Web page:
If you watched TV in the 1960s and 1970s as I did, you would undoubtedly have come away with the idea that this country’s courts, law enforcement agencies, and the laws they aimed to honor added up to a system in which justice was always served.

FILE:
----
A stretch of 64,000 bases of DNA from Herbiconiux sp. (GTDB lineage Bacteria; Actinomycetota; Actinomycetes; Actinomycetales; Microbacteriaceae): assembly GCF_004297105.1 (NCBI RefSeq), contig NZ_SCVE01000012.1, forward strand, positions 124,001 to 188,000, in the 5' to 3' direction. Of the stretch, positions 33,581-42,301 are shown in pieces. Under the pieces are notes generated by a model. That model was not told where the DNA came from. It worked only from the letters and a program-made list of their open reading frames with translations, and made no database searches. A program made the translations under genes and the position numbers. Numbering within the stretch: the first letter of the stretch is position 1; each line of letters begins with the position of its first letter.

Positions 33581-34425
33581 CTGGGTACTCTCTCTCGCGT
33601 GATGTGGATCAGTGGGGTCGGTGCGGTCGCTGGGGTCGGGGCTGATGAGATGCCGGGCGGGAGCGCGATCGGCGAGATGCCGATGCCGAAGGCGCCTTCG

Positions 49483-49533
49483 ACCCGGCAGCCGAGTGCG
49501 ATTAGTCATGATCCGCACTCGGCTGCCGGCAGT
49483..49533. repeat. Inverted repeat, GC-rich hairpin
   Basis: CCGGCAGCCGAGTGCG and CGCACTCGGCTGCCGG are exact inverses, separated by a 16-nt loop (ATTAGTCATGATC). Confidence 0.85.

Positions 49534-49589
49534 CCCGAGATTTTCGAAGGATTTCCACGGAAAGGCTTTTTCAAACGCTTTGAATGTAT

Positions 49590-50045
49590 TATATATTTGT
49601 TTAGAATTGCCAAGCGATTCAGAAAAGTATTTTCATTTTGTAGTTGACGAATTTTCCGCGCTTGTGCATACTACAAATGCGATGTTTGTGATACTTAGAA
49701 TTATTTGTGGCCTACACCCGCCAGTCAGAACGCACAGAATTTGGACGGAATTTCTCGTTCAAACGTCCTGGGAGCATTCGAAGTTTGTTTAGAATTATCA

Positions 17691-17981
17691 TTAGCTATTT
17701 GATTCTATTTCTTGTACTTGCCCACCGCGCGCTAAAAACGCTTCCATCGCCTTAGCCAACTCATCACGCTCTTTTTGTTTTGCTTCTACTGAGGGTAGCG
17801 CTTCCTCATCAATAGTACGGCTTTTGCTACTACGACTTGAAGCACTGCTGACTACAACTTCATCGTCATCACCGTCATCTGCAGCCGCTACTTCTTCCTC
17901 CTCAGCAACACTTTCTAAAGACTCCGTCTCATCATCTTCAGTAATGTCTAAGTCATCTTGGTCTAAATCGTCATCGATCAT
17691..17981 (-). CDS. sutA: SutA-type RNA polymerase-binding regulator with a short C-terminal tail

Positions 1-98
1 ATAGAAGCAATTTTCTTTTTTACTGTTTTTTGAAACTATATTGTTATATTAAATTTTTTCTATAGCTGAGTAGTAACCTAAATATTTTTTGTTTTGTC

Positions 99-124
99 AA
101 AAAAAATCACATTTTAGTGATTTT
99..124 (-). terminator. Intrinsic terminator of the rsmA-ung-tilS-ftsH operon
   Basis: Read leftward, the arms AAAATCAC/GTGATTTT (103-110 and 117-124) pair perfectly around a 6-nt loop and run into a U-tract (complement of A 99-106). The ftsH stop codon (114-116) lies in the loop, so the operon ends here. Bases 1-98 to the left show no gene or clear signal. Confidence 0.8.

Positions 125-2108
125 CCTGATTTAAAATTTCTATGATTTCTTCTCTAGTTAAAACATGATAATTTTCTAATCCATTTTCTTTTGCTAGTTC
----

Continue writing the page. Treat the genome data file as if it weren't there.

In those years, for instance, Perry Mason was a much-loved staple from coast to coast. In each episode, Perry, that intrepid, tall, dark, kindly genius of a defense attorney, would face off against Hamilton Burger, a small-boned, pointy faced, sanctimonious prosecutor — and justice would always be served. He had what seemed then to be an all-American knack for uncovering exactly the right evidence of misdeeds that would lead justice directly to the doorstep of the true perpetrator of any crime and bring him or her to account. The takeaway caught the mood of the time: the courts and the legal system were powerful platforms for serving justice, sorting out right from wrong, punishing the criminals, and exonerating the innocent.